Jewish Cherasco /Synagogue


Given the smallness of Cherasco's Jewish community, the ghetto consisted of one large block in the city center, at the corner of today's Via Marconi and Via Vittorio Emanuele II.

Inside, on the second floor of the 18th century building (accessed today through Via Marconi), the synagogue remains, with its original furnishings and fabrics.



The ghetto, established between 1725 and 1730, was accessed through various entryways, still present today. A photograph taken by Tagliaferro at the end of the 19th century gives an idea of its configuration:  an internal courtyard, surrounded by apartments with attached galleries made of wood, which permitted communication among the various dwellings, without need to exit the compound into the street.

With the armistice between the Kingdom of Sardinia and Revolutionary France, signed in Cherasco in 1796, the Jews acquired new liberties, among which was the possibility of leaving the ghetto. Thus, during the French occupation, some well-to-do Jewish families moved out to houses in town, or even to the countryside, where they established a number of spinning mills.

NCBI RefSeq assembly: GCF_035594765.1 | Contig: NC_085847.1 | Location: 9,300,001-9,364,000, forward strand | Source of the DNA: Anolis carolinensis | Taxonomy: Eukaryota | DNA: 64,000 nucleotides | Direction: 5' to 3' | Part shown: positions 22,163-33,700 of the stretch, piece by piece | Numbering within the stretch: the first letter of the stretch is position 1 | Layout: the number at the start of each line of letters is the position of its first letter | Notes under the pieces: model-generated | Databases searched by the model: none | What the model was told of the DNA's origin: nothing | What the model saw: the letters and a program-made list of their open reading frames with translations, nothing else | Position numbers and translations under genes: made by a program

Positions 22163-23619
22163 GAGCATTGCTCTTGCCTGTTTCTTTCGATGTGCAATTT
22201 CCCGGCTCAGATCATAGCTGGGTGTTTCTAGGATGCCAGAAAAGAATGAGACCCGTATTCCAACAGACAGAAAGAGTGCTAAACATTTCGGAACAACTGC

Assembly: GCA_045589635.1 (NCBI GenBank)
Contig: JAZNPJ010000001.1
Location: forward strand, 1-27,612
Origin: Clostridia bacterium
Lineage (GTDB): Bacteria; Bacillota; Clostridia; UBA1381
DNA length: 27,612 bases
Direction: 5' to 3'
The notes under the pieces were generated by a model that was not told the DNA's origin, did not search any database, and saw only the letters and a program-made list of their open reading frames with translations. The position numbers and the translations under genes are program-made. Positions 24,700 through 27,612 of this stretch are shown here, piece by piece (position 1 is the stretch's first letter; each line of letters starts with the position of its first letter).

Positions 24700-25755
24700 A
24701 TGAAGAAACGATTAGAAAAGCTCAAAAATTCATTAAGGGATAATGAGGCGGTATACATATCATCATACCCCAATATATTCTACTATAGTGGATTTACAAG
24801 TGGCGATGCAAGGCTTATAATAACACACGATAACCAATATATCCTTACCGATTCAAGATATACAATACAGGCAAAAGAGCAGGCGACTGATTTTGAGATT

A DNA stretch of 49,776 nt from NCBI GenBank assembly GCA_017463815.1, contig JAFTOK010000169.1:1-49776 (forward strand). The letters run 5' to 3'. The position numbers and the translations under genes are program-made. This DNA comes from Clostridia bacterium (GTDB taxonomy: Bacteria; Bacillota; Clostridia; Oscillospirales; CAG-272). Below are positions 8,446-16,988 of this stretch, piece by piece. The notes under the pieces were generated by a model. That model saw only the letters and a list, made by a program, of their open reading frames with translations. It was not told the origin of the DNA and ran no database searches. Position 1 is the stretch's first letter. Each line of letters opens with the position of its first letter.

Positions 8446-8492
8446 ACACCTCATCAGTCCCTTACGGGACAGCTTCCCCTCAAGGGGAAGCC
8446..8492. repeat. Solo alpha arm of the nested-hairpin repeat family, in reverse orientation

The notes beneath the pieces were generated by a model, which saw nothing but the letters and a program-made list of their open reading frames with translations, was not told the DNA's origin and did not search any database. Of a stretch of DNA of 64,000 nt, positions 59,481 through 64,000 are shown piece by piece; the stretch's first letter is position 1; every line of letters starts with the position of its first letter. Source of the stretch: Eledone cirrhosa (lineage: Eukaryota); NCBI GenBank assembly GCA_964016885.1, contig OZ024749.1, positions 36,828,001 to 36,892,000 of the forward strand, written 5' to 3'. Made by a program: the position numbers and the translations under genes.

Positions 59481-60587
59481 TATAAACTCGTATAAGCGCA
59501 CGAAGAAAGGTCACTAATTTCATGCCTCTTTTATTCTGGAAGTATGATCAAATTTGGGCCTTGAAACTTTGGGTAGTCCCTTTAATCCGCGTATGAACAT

Although the return of the Savoy dynasty, in 1814, mandated re-installment of the ghetto, many Jews remained in their new dwellings. For many years, the civil authorities tried to force these families back into the ghetto, even proposing to enlarge it by acquiring the contiguous edifice of the Olivetti family. However, enlargement of the ghetto did not take place, partly because, in the meantime, ever more Jews managed to reside outside the ghetto, even for relatively long periods, mainly for business reasons, namely, in order to frequent the markets and fairs.

Questo sito utilizza i cookie per migliorare la tua esperienza di navigazione. Usando questo sito sei in accordo con la nostra privacy policy OK